three PV-1 on an anti-aircraft mount in 1941
|Place of origin||Soviet Union|
|Used by||Soviet Union|
|Wars||World War II|
|Number built||~ 18,000|
|Rate of fire||750 rpm|
|Muzzle velocity||865 m/s (with model 1908 bullet)|
800 m/s (with model 1930 bullet)
PV-1 (Pulemet Vozdushny, airborne machine gun) is a Soviet air-cooled version of the Russian M1910 Maxim for mounting on aircraft. It was designed between 1926 and 1927. The first prototypes were produced and accepted into service in 1928.
The gun was created at the initiative of the Soviet military pilot Alexander Vasilevich Nadashkevich (Александр Васильевич Надашкевич) after he was appointed to the Scientific and Technical Committee of the Soviet Air Force in 1923. His main objective was to obtain a gun with increased rate of fire and reduced weight relative to the M1910. In this endeavor, Nadashkevich collaborated with several engineers from the Tula Arms Factory, including Tretyakov and Pastuhov, who were the spiritual fathers of the M1910 gun, and also with Yartsev and Vladimirov, who later became notable designers of aircraft guns themselves.
The rate of fire was increased from the 600 rpm of the M1910 to 750 rpm by adding a spring that returned the breechblock faster and also by decreasing the diameter (and thus mass) of the recoiling sleeve that housed the receiver-end of the barrel. The latter measure also contributed to a decrease of the gun's weight. The barrel itself was air cooled by a perforated sleeve.
A prototype passed field tests on 19 May 1926. By 1 October 1929, the Soviet Airforce had received 2,480 PV-1 machine guns. Subsequent known production figures were:
- 1932 — 3,019
- 1933 — 1,284
- 1934 — 3,645
- 1935 — 1,915
- 1937 — 1,603
- 1938 — 3,867
Mirrored receivers that were fed from left to right (necessary for wing mounts) were designed in 1929 and entered service in December of that year.
Between 1925 and 1927 Nadashkevich also worked on producing an even lighter variant A-2 by introducing some duralumin parts. This gun was however considered unsatisfactory because its parts wore out too quickly, so it was not adopted for service.
The PV-1 armed the Polikarpov I-3 and Tupolev I-4 fighters and the Tupolev TB-1 bomber. The Polikarpov I-5 fighter was first armed with a pair of PV-1 machine guns with 1,200 rounds total. Subsequent modifications increased the armament to four PV-1 guns with 4,000 rounds total. The Polikarpov I-15 was armed with four PV-1 guns with 3,000 rounds total. The reconnaissance Polikarpov R-5 was armed with one propeller-synchronized PV-1 and one in a rear turret mount. The ground attack R-5Sh variant was armed with four PV-1 guns in the wings, in addition to the propeller-synchronized one.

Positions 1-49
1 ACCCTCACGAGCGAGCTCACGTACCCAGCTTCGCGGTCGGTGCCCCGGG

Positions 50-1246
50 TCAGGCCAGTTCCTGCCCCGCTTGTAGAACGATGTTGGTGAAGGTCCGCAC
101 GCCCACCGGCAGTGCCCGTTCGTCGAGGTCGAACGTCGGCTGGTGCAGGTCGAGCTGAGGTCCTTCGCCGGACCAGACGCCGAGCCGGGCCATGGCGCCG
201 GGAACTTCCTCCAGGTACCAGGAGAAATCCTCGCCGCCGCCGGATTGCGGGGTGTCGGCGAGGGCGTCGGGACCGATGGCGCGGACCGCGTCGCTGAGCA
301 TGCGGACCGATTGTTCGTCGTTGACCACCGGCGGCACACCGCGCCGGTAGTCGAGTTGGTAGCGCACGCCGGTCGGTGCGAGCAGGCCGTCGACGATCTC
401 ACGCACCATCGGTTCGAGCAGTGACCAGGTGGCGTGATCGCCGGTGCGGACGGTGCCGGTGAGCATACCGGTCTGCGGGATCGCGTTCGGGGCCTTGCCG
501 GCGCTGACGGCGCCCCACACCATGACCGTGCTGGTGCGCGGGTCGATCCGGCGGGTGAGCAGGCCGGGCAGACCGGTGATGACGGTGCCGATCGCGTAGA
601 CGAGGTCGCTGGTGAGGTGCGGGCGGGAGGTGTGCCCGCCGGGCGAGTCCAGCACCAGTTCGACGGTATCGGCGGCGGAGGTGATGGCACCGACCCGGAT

Although the gun was considered obsolete and was gradually being phased out of service, the German invasion of Soviet Union prompted a penury of automatic weapons, so the PV-1s were converted for various other purposes. In August 1941 the gun was adapted to be mounted on a "ZPU" anti-aircraft machine gun base created by Fedor Tokarev. These conversions were made at a factory in Tambov. In 1942, some 3,009 PV-1 guns were converted to infantry weapons by mounting them on the Sokolov 1910 carriage (the one used in the PM M1910) at a factory in Zlatoust.
- Широкорад А.Б. (2001) История авиационного вооружения Харвест (Shirokorad A.B. (2001) Istorya aviatsionnogo vooruzhenia Harvest. ISBN 985-433-695-6) (History of aircraft armament), pages 68-69
- Олег РЯЗАНОВ, КОНСТРУКТОРЫ: СОВЕТСКИЕ КОНСТРУКТОРЫ АВИАЦИОННОГО ВООРУЖЕНИЯ, Bratishka 2007/7
- Семен Федосеев (2009). Пулеметы России. Шквальный огонь. Яуза / Коллекция / ЭКСМО. p. 383. ISBN 978-5-699-31622-9.
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